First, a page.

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Ohio Cop Sues Citizens Who Claim He Made ‘White Power’ Hand Sign At City Council Meeting


A Cincinnati police officer has filed a lawsuit accusing several citizens of defamation.  That’s according to a report from WKRC-TV.

The defendants publicly accused the officer of being prejudiced after he was allegedly depicted in photographs and video flashing the “OK” sign at a June city council meeting. The meeting had been called to address issues surrounding the Black Lives Matter movement and demonstrations.

The gesture has been associated with the “white power” movement since approximately 2017. A 4chan hoax about the symbol representing the letters “W” and “P” led several prominent white supremacist groups to actually adopt the gesture.

While the court proceedings themselves are open to the public, Hamilton County Common Pleas Judge Megan Shanahan ordered the officer’s records to be sealed and his name to be replaced with a pseudonym after the officer’s attorneys argued that it could lead to the plaintiff being “doxed” — placing both the officer and his family in danger.

According to the WKRC report, local attorneys have expressed growing concerns about Judge Shanahan’s decision to allow the officer to proceed with the lawsuit anonymously, particularly given his status as a public employee.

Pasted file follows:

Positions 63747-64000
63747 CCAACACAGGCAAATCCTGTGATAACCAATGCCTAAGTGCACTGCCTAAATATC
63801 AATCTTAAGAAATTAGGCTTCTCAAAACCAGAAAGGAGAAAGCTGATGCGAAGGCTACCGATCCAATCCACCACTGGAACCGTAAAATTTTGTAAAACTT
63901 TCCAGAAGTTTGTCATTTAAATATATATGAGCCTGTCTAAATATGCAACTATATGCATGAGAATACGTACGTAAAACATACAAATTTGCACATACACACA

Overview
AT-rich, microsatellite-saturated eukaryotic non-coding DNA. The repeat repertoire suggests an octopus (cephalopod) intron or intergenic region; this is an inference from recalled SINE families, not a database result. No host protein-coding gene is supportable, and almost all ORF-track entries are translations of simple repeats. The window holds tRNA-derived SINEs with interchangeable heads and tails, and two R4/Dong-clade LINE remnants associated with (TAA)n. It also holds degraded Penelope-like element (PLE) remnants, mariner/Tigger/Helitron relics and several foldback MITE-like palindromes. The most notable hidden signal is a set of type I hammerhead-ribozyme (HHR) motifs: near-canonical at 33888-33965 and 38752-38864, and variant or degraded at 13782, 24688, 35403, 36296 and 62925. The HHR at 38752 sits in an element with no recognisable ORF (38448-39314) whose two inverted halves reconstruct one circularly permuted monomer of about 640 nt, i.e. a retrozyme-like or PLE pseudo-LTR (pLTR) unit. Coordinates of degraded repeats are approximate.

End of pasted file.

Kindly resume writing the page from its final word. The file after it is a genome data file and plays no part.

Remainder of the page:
Law&Crime is not releasing the officer’s name or his employment history; neither is the local press.

Defendant Julie Niesen, who initially spotted the picture and video of the officer making the gesture and posted about it on social media, told WKRC that the lawsuit against her was nothing more than “bullying and intimidation.”

“I wrote it because I believe that there is a problem with police and these problems need to be exposed,” Niesen said.

“No one wants to put an officer in jeopardy. They have a dangerous job,” Niesen’s attorney, Erik Laursen, said. “But we also have to remember that in America, we have this First Amendment – we have the right to speak out. And if it’s not obvious that a lot of people are concerned about police practices here in Cincinnati and nationwide, then I think we’re missing something.”

Attorneys Zachary Gottesmann and Robert Thumann, who represent the officer, released a statement saying they planned to prove that the “unjustified smears” against their client are not entitled to First Amendment protection.

“This country is on a dangerous path,” those attorneys said.  “The ANTIFA/defund/occupy/BLM terrorists are attacking our police . . . the defendants in this case thought they could threaten and attack this police officer without consequences.  They were wrong.”

[image via screengrab from WKRC-TV]

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Jerry Lambe is a journalist at Law&Crime. He is a graduate of Georgetown University and New York Law School and previously worked in financial securities compliance and Civil Rights employment law.